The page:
I sauntered down the aisle of a supermarket: pass the greens, pass the meats, pass the dairies, and even pass the snacks. I focused on getting to the cashier counter so I can go home and finish today’s work, prepare for tomorrow’s work and maybe anticipate for the day after tomorrow’s work.
Something made me stop in my tracks, and I looked around: I was in the instant food aisle. Strange, I don’t eat instant food anymore, these unhealthy things that were warned to be cancerous and deadly, so why did I stop. I scanned the aisles and found it: right there, in the bright red package, a cheap korean ramen pack.
My mind fell back, and the world seemed to blur, I seem to back in my youthful college years, living in a dorm with the best people.
I tried to remember, and then I saw.
A girl sat crossed legged on her chair as she feverishly typed up her paper on her computer. Stacks of essays, books, research packets, and homework assignments piled around her. Her computer floated on top of a sea of things: a greasy empty pack of chips, several folders spilling papers, few crumpled chocolate wrappers, half opened textbooks….
“ARGGHHHHH…” She grabbed her head, and messed up her already nest-like hair as she groaned in vain. Her head banged lightly against the table as she drooped down in despair, “I’m never going to finish this.. This is so stressful.”
She suddenly looked up to the ceiling and cried out, “Someone please help me!!” Her dorm room gave her no reply as her fan buzzed on loudly and lazily, as the sun continued to beat down mercilessly on the grounds outside, and as the crickets ceaselessly voiced their complaints of the heat.
Her roommates have all gone back to their country for their summer vacations, and she’s the only one that’s left here.
She would have to bare with this loneliness for an entire week before she can fly back to China, and to make herself at least slightly useful, she promised herself that she would have to finish her summer assignment before going back home.
She stomped down the stairs into the kitchen, and unlike the usual messiness of piles of cheap takeout boxes, junk food wrappers, sushi boxes, and the such, there was nothing in the kitchen. It was bare. Awkwardly bare. Awkwardly strangely weirdly uncomfortably unsettling bare.
The quietness was killing her.
Just a few days ago, this house was alive with “screams and shouts” of her room mates, and all that’s left of them are the little bits and pieces they’ve left behind.
The girl stared at the small dents in the wall made from careless falls, forgotten stains on the walls that refused to be scrubbed off, a lone bottle that never made its way into the trashcan, and sighed.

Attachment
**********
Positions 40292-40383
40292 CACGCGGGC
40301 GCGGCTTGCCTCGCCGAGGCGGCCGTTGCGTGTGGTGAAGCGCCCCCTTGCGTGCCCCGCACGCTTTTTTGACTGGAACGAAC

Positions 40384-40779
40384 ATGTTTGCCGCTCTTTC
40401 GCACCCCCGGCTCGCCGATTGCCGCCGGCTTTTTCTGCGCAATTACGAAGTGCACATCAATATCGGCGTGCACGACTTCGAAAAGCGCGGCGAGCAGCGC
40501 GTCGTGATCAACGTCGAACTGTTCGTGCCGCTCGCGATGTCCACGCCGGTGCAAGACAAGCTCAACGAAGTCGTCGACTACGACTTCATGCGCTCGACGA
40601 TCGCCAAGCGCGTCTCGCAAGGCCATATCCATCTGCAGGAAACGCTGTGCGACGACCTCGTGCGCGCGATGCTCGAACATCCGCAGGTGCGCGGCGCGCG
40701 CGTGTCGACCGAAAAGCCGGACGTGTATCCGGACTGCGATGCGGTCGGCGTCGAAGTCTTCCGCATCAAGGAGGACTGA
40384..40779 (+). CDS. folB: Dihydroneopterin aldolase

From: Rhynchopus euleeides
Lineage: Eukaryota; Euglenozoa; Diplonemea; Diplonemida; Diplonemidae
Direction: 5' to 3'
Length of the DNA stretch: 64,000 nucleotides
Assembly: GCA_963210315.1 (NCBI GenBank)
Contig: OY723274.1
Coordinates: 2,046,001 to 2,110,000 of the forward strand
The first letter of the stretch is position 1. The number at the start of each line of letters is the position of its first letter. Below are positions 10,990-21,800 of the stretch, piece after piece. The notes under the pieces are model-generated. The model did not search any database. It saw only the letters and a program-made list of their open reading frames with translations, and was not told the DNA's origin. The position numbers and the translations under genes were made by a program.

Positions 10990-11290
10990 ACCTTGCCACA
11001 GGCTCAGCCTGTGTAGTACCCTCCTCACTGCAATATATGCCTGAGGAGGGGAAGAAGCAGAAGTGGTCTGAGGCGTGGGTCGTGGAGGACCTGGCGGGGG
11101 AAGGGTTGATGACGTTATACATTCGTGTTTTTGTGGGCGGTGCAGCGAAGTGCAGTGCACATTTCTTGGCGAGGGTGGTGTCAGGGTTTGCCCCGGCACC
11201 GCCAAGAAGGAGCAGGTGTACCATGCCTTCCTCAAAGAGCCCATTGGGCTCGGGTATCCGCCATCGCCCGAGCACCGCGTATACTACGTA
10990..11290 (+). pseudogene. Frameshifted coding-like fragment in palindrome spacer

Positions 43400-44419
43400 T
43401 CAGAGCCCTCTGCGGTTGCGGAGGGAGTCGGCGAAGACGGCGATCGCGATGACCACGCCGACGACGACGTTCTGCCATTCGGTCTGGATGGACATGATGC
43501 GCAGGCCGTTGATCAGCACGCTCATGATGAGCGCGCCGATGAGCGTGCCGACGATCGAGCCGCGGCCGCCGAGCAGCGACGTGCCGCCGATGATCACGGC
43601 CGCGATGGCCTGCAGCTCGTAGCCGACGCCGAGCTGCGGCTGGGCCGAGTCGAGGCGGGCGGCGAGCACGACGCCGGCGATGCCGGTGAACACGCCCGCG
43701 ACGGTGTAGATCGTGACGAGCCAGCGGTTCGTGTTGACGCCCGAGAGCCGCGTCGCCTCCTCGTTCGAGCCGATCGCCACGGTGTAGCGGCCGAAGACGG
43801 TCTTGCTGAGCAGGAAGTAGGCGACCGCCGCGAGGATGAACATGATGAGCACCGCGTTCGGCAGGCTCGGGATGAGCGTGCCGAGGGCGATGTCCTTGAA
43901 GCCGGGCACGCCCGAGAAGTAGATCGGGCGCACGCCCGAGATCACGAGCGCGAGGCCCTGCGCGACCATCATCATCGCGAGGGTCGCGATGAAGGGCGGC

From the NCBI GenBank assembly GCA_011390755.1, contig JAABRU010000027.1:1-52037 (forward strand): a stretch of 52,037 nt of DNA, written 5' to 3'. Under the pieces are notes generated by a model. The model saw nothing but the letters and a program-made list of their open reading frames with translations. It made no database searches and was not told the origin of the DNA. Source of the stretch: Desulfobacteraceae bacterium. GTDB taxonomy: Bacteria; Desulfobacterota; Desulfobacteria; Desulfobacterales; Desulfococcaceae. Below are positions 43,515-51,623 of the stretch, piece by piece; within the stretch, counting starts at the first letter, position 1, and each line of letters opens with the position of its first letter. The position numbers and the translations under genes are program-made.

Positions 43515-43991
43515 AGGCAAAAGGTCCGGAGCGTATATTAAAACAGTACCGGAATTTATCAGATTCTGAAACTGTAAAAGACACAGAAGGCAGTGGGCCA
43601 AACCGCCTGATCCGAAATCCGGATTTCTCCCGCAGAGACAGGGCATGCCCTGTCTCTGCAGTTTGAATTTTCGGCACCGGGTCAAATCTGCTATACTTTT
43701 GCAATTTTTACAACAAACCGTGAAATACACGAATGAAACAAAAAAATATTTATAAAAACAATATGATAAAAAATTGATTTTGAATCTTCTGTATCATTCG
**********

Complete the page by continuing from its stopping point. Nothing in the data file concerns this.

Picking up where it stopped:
Her stomach gave a soft impatient grumble as if trying to goad her next to the stove.
She wasn’t in the mood for takeout, and there was nothing for her to cook, so she opened the one drawer that was not empty and drew out her lifesaver – a pack of ramen. Not those crappy and soggy cup ramen, but those packed ramen that needed to be cooked on top of a stove. Those pack ramen that was saved by her roommates and her for occasions that needed special treatments.
She ripped open the pack, and her hand guided her to do the rest. It was easy: no need for instructions; no need for online tutorials; no need for Sally’s many tips on how to excel the art of ramen cooking.
It was ready in minutes. Not instant, but close enough. She sat down next to the table to eat. Gently, quietly, not speaking to anyone, she ate. Not thinking about her essay thesis and the research packets and the readings, she focused on her food and only on her food. The loneliness forced her to taste the food: the smoothness of the slurping of the curly noodles, the piercing spice of the MSG-filled soups, the weird dried up cubes of vegetables and maybe meat.
It didn’t taste bad. Oh! Not at all. It tasted quite good actually, but just not as good. Not as good as when her roommates were here. Not as good as the soggy noodles that Annie always cook up, not as good as the watered down soup that Jean makes because she always ignores the water-limit, not as good as the ultra-spicy version of this that Sally always insists on making. No, not as good, definitely not as good as before.
I grabbed a pack off the shelf as I continued my way to the counter. I berated myself for making such an irrational and unhealthy choice. One side of me boiled with guilt and fear and rage and regret for choosing to buy this, and the other side of me teemed with nostalgia, love, and happiness. It’s weird how people are like this, isn’t it?
That night, I didn’t touch my salads at all and left them stashed in the fridge. I dived right in to making the noodles.
I carefully read the instructions to make sure that I’m getting it right, and I excitedly began. I ripped open the package and threw it away, and immediately I regretted doing so because I don’t think I remember how long I need to cook the noodles.
But as soon as the noodles sank down the boiling water, my hands took over, skilfully mixing the soup paste and the cubed vegetable and meats up. My school life flashed back in my mind like a montage film: lectures, essays, projects, teams, arguments, junk food, coffee, lunch, take-outs, sushi…
I slurped the noodles down and finished the soup, and the playbacks in my mind seem to be finished, too.
I went back to typing up my work report, with full attention and efficiency, vigorous and motivated. Just like how I went back to work on my essay years before, alone, in a stuffy, messy, small dorm room, that was not protected from the scathing summer heat and the endless crickets’ calls.
(Pic creds: Sarah Go http://sudasuta.com/sarah-go.html)